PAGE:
Every October for the past nine years, Field of Terror has opened its gates for thrill seekers bold enough to brave the terrors lurking inside its rural haunts. This year, the farm will host four separate attractions, starting with the Killer Kornfield, a maniacal maze ruled by evil plant-men—failed scientific specimens brought to life by the infamous Farmer Frank. From there, they'll board the hayride into Zombie Town, a community overrun by those who found themselves the innocent victims of Frank's need for human DNA. Should they make it out with their brains intact, passengers will alight to face ghastly horrors in the Unknown Barn, which is rumored to be the very site where the farmer conducted his grisly experiments and hosted his petrifying Friday-night square dances. Visitors will have to navigate the dark, twisting hallways in order to avoid becoming yet another of Frank's victims, and if they're lucky enough to escape, they'll don special protective glasses to make it through Dementia 3D, where chemical exposure has turned some of the farmer's prey into unspeakable horrors.
Every night, the terror of the fields is countered by a host of spirit-lifting activities, including bonfires, DJs, dancing, and nightly hayrides to the pumpkin patch. Those who lose their nerve can detour toward less terrifying attractions such as a straw-bale maze or the family-friendly flashlight maze, which is open each night until 10 p.m.
In the summer, Captain Don Cartwright migrates from Florida to New Jersey to captain fishing trips off Sandy Hook and Raritan Bays aboard his 35-foot boat, the Bill Chaser. Cartwright, who has a US Coast Guard master's license and more than 20 years of fishing experience, helps groups hook everything from striped bass and bluefish to larger catches such as bluefin tuna and shark.
Nationwide Bowling orchestrates a cacophonous symphony of clanking pins and cheering bowlers at 11 modern bowling centers located throughout New Jersey. Center size varies from the Hudson-Bayonne location where 60 lanes with automatic scoring, a grill, sports bar, and arcade games accommodate armadas of bowlers to Garden Palace, which houses 16 lanes, a bar, and a snack shop. At all locations, staffers host birthday parties and corporate events and organize leagues for competitive bowlers or people who just like to chuck heavy objects as hard as they can.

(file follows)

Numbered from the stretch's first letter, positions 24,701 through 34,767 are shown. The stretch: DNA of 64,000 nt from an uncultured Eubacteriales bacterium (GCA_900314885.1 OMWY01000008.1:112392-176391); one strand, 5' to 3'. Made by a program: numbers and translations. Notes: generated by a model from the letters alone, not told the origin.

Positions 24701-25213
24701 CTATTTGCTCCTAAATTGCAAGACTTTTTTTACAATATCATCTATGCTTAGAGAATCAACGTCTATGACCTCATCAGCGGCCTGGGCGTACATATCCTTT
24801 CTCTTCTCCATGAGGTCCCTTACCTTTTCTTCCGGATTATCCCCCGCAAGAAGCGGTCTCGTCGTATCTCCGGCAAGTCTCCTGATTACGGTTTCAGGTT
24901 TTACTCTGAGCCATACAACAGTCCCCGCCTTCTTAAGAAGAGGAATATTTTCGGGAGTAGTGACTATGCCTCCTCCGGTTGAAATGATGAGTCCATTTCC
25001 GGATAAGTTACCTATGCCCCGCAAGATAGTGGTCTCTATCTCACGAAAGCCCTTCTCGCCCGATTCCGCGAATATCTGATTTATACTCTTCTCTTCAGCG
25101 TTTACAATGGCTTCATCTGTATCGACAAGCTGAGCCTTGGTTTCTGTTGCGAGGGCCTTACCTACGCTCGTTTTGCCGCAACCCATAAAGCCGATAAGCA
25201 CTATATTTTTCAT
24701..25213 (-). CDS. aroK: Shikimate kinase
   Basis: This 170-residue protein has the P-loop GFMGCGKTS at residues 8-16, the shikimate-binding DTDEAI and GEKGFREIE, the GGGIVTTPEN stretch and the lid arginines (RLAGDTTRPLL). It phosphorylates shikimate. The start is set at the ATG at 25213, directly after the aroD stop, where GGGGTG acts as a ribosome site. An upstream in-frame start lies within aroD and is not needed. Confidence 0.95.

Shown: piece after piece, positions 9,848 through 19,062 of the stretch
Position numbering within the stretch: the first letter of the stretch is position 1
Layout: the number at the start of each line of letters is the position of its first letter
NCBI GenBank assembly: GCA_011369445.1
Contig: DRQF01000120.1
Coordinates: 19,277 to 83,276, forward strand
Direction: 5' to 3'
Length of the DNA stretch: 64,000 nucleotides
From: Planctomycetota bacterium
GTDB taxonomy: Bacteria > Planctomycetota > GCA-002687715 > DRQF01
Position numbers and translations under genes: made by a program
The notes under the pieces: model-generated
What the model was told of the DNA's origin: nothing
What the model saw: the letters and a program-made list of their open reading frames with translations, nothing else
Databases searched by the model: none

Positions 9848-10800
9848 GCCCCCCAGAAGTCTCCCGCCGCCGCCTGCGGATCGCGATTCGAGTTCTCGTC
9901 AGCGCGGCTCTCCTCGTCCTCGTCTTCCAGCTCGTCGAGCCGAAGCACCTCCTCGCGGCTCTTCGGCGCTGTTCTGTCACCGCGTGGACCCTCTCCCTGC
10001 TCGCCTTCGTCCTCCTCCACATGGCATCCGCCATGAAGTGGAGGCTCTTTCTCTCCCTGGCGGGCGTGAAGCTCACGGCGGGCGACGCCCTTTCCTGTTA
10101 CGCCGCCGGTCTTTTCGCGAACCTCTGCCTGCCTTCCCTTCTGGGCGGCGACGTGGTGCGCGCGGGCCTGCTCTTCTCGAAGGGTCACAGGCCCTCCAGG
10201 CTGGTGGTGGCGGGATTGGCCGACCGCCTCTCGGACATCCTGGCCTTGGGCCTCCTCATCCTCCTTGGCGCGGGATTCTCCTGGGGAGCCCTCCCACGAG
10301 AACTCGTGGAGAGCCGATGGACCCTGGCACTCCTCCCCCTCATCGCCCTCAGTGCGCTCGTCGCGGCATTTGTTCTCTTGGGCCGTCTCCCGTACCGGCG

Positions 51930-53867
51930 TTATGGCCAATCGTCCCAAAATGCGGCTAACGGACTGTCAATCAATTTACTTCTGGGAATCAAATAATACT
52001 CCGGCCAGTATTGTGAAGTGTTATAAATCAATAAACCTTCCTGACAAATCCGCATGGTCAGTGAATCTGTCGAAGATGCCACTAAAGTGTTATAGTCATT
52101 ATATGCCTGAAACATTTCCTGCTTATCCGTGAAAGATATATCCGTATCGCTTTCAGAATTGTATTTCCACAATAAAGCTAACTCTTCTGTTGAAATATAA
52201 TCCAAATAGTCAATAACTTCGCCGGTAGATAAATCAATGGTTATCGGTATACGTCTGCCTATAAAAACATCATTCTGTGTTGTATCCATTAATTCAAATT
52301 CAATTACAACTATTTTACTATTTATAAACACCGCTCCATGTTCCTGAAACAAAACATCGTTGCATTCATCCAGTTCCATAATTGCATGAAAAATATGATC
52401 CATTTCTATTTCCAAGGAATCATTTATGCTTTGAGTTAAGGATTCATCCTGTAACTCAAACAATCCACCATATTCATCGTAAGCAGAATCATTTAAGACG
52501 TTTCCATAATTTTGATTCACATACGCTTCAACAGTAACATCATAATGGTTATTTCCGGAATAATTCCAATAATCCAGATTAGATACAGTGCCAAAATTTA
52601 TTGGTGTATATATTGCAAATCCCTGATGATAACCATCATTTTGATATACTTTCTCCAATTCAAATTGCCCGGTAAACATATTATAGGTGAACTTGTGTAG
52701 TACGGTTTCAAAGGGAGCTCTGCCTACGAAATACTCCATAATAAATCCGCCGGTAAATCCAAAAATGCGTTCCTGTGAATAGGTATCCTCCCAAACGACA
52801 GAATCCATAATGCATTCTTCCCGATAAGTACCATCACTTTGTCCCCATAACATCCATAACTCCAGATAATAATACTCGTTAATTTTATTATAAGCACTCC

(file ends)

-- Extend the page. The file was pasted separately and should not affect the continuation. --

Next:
When you set foot inside Centercourt Athletic Club of Marlboro, it's clear the club takes tennis—and other athletic pursuits—seriously. Here, there are five indoor climate-controlled hard courts, a turf field for multi-sport or training rentals, and a fitness center equipped with state-of-the-art machines.
Racing go-karts and glowing laser battles simultaneously challenge and entertain visitors inside iPlay America's 115,000-square-foot amusement facility. Like its outdoor cousins, the indoor fun park houses more than 200 motorized attractions and carnival-style games for the whole family. Interactive amusements, such as the iPA Speedway, place patrons in the driver's seat of a real vehicle, and simulated sessions, including the Kite Flyer, tantalize visual senses with video images and sound effects. Scents of fresh pizza, lobster mac 'n' cheese, and hotdogs waft from five nourishment purveyors.
On June 19, 1946, a veritable herd of racing fans—18,724 of them, in fact—galloped through the turnstiles at Monmouth Park Race Track. It was a gathering fit for a historic return, and indeed it was: 53 years separated that moment from the last time the track had hosted a race. Originally opened in 1870 in an effort to increase summer trade and give horses something to do while not in school, Monmouth Park was immediately popular, earning the moniker “Newmarket of America," a reference to the famed course in England. Yet in 1894, the state of New Jersey banned wagering on horses, effectively ending the facility's operations. In the 1940s, though, a man named Amory M. Haskell lobbied to have that law reversed. Today, the track honors its legislative savior by hosting the annual Haskell Invitational, a 1 1/8-mile race limited to three-year-old horses who’ve just learned to race without their training hooves.